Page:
What We Can Learn from Jesus

Posted by Javan Poblador | Posted on December 24, 2020

What We Can Learn from Jesus

by Junelie Anthony Velonta

 

Many who live the secular lifestyle shun religious texts and teachings. While it is understandable as some texts and beliefs are reminiscent of divisive bronze age traditions, and as such have no place in the modern world where equality is key, those that do not take the time to read them miss out on some things. These religious texts were carriers of units of culture—memes. Religious memes, in a time where law and religiosity were one, dictated how people lived and behaved.

While these religious memes don’t translate perfectly to the differing cultures of the world, or to modern sensibilities, there are some that go beyond physical and cultural borders. Among those few that survive are stories and traditions relating to Jesus. Indeed, for a Christian, many things could be learned from the life of Jesus. From parables to miracles, his life as documented in the New Testament is full of teachings and lessons that make sense to the religious. However, Jesus was a teacher to all. Even if the miracles are removed, there are some things that the secular could learn. Interestingly, some present themselves only when the miracles and religious praise are wiped-off.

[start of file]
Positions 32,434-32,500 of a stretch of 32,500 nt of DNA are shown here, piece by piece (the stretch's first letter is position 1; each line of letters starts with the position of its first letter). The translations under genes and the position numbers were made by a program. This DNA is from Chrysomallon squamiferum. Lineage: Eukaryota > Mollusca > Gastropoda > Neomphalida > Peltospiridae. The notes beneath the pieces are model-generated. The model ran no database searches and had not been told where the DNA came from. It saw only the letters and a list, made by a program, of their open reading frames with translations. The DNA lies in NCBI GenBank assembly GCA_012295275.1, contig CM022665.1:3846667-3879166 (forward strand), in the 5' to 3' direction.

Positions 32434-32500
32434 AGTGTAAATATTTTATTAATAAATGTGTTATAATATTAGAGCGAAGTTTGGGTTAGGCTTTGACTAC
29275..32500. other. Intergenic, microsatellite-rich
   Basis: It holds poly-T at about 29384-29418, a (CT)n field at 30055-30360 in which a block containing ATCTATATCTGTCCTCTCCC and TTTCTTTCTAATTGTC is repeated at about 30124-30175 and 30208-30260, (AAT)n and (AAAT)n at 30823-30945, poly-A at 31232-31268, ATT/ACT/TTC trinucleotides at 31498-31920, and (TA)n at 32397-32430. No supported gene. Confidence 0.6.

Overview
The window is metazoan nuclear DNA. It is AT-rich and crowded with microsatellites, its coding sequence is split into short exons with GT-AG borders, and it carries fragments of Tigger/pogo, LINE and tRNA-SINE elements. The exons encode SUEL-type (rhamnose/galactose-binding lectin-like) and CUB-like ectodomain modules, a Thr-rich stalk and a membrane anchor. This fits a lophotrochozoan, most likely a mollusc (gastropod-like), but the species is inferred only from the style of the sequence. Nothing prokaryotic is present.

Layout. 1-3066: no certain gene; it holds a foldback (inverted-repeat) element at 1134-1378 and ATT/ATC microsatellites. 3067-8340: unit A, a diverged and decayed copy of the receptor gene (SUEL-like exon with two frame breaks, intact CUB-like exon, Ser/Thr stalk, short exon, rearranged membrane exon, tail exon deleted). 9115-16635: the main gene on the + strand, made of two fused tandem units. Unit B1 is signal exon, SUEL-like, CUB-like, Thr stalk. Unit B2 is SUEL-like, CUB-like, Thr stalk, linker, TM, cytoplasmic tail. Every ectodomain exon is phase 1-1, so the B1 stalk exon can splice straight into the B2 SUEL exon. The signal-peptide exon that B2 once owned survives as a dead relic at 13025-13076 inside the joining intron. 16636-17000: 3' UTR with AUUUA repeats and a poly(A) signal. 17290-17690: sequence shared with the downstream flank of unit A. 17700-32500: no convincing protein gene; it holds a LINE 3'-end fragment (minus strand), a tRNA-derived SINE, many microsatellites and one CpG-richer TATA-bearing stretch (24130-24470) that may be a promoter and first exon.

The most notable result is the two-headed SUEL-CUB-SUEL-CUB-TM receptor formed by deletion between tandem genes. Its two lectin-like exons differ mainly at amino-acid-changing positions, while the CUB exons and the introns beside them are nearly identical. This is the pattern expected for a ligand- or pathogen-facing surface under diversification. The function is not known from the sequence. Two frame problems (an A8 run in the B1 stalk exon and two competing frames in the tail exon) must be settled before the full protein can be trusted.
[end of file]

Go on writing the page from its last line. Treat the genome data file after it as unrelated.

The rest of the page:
As such, in observance of this great Filipino tradition, instead of debating the historicity and “pagan-ness” of the Christmas celebrations, let us try to learn from the man whose birth is supposedly celebrated in this season.

Children need to Listen and Discuss to Learn

For Christians, the child Jesus staying behind on the temple was a manifestation of his spiritual ancestry. Surely, such understanding and curiosity could only mean that he is the son of god. But reading the story with a holy lens tends to erase some undertext. Jesus, at this time, was a child. However, he was seated with the teachers of the temple, treated not just as a child but also as one who was willing to learn and to share his understanding. Not only did he listen, he also asked questions and discussed with people whose status and age were above his. Yet, nowhere in the text was he dismissed simply because he was a child.